July 10 - Euro zone ministers struggle to reassure financial markets that an aid package for Spain will help stabilise the currency bloc - a task made all the harder by a German legal challenge to its crisis-fighting tools. Joel Flynn reports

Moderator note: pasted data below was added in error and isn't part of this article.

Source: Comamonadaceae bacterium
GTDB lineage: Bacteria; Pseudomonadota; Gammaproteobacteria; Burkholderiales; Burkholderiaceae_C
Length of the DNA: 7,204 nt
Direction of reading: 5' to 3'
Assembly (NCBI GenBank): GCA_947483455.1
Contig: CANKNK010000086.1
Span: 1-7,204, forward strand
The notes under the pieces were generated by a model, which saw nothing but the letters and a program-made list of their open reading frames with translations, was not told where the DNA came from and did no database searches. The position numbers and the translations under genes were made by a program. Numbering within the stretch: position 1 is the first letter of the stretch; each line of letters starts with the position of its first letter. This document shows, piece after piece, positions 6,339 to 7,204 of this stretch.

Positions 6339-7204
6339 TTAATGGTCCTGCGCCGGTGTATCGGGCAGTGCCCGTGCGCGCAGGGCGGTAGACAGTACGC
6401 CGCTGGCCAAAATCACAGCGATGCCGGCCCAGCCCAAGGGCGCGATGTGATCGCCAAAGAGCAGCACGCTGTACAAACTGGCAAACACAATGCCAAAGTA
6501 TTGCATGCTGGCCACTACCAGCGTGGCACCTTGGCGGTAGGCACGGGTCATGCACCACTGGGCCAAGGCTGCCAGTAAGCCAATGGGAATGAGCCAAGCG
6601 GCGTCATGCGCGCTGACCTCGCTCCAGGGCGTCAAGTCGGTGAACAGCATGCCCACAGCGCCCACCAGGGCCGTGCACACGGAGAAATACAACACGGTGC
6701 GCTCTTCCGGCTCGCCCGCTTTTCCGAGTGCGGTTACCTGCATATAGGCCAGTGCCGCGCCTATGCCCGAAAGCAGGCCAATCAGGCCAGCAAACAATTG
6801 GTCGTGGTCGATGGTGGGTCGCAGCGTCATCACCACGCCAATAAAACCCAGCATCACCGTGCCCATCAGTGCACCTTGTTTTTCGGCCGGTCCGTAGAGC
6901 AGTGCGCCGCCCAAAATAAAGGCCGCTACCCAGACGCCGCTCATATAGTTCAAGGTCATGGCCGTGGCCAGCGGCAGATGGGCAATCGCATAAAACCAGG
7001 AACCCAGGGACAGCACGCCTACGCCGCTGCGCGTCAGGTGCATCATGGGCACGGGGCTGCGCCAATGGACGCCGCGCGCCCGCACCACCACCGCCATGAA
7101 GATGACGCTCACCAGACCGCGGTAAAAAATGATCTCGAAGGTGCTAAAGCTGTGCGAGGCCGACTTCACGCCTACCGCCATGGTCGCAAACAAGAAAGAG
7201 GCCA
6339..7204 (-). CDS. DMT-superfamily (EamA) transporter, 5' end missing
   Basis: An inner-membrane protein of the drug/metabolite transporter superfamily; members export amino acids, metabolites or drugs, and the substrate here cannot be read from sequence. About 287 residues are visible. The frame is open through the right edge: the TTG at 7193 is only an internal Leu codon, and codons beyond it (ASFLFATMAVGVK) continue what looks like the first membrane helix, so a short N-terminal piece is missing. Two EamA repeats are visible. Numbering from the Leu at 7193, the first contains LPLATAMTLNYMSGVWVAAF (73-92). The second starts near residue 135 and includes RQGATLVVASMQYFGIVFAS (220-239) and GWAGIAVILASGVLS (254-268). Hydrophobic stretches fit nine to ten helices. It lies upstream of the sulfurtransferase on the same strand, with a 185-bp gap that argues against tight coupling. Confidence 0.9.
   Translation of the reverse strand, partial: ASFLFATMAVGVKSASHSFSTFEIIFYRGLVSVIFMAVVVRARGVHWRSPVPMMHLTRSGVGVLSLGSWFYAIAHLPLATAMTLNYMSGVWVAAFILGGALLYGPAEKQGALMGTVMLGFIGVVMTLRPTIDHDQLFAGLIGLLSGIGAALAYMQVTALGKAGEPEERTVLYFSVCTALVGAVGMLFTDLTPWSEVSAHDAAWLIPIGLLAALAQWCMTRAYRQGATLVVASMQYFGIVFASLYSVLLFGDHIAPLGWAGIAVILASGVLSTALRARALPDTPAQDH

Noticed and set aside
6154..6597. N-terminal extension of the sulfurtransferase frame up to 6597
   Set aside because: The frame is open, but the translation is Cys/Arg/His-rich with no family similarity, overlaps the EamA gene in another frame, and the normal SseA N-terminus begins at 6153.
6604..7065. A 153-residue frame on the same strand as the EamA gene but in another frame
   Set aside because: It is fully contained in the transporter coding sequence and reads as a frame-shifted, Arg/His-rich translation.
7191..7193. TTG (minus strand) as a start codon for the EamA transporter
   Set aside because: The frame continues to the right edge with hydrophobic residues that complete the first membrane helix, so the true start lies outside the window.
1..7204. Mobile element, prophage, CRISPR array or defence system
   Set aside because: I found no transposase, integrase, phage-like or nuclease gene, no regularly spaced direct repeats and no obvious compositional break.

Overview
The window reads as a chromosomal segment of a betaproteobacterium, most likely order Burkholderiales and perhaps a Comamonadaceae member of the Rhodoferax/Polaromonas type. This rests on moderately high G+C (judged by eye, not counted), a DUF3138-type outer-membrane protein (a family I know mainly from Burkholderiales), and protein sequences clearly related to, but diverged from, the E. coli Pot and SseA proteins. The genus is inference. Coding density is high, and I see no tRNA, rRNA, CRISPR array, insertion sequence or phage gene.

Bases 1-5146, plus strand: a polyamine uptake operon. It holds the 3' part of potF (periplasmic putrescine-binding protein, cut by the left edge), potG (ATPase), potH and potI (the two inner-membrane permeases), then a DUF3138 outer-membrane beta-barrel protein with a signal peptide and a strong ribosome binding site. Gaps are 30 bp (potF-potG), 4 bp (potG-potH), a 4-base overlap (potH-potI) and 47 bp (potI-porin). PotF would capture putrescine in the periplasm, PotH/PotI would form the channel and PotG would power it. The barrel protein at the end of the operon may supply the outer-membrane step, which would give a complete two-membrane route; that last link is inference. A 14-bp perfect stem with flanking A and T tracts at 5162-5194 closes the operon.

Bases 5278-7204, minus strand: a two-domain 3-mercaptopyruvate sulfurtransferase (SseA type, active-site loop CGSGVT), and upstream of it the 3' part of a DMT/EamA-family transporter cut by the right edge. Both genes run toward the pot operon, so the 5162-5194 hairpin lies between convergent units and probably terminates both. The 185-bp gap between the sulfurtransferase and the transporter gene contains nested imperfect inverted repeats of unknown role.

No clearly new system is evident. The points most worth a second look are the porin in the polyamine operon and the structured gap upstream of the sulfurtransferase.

Spain's index was slightly up after EU ministers gave it more time to cut its deficit. But investors are tiring of the predictable and repeated euro zone script. Madrid has been given an extra year until 2014 to cut costs. Barclays Henk Potts said the meeting was a step in the right direction but more needs to be done. (SOUNDBITE) (English) BARCLAYS WEALTH STRATEGIST, HENK POTTS, SAYING: "There are some far reaching areas that they really need to be focussing on in order to calm market nerves. This includes how to stimulate more growth in the euro zone, generate job opportunities and as we've said many times before, to generate a credible pathway to fiscal union, and that is at the point at which I think markets will be calm." In Germany, finance minister Wolfgang Schaeuble warned the country's top court that significant delay in approving the agreed bailout scheme could also fuel market turbulence. It's currently deciding whether the bailout is compatible with German law. A delay of more than a few weeks could have serious implications. UBS' George Magnus says that though markets have priced in downside risks, things could still get worse. (SOUNDBITE) (English) UBS SENIOR GLOBAL ECONOMIST, GEORGE MAGNUS, SAYING: "There are all sorts of things that could go wrong which I think markets find really, really difficult to price, so the markets are feeling a little bit kind of slouchy, a little bit kind of off colour now in the wake of the last European summit, but I think that if things really did go badly wrong in Europe then I think the markets could have a long way to fall still." EU finance ministers signed off the Spain deal on Tuesday. It also gives the country's troubled banks direct access to up to a 100 billion euros of bailout funds. Spain's Finance Minister said it was a real chance to "heal the sector" But ministers know they still need to do more to deepen economic integration across the region. Joel Flynn, Reuters.